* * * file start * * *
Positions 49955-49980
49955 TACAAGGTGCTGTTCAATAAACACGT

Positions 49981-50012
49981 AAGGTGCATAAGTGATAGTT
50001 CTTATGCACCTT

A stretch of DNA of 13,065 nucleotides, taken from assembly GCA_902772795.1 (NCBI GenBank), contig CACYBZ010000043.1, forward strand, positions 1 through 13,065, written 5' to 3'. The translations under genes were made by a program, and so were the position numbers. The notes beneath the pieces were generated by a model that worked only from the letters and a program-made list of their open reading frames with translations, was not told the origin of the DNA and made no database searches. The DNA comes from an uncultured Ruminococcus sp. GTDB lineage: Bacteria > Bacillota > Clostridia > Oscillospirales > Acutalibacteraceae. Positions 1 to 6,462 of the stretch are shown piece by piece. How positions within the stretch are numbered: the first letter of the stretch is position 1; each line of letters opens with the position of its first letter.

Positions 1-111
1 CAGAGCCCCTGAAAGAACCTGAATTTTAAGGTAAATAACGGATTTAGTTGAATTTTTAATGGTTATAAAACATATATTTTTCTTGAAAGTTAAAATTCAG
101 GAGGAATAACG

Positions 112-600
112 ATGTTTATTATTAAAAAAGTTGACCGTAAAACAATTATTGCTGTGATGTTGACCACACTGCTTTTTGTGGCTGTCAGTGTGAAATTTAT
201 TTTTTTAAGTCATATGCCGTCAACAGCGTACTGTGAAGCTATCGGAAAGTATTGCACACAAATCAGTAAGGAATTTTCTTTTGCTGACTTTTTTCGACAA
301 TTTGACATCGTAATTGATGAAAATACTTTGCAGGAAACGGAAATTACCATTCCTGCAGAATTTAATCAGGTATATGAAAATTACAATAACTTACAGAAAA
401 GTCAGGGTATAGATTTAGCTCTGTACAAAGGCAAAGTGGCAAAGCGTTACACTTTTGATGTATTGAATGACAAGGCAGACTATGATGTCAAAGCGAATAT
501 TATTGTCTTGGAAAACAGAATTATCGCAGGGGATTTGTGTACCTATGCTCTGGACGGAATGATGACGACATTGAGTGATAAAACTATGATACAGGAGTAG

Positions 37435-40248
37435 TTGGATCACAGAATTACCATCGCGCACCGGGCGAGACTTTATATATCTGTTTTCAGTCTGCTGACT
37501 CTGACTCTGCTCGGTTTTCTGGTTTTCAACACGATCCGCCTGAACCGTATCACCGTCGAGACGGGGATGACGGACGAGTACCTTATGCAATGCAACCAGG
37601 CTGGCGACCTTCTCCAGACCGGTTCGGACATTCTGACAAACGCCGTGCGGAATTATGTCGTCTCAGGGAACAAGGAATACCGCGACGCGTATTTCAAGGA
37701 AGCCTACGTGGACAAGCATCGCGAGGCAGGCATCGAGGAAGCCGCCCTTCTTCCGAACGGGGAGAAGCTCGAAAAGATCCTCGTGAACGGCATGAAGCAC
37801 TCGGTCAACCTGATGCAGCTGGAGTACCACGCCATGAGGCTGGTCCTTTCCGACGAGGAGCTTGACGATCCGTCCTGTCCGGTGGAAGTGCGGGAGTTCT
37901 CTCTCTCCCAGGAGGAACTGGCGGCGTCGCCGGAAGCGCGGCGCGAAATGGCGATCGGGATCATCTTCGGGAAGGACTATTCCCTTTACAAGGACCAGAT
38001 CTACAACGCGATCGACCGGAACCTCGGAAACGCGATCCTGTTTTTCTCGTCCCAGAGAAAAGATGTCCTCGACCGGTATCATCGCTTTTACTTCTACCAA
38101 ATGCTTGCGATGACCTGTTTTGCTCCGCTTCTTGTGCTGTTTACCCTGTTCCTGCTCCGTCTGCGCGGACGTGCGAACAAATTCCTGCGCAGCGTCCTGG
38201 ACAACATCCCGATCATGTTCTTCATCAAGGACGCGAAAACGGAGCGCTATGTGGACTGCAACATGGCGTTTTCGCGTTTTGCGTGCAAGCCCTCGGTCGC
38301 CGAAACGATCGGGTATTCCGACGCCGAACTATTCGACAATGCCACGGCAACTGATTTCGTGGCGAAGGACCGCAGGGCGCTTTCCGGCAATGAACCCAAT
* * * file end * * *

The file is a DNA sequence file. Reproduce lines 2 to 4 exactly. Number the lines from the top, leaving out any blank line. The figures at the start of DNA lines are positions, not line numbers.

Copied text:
49955 TACAAGGTGCTGTTCAATAAACACGT

Positions 49981-50012
49981 AAGGTGCATAAGTGATAGTT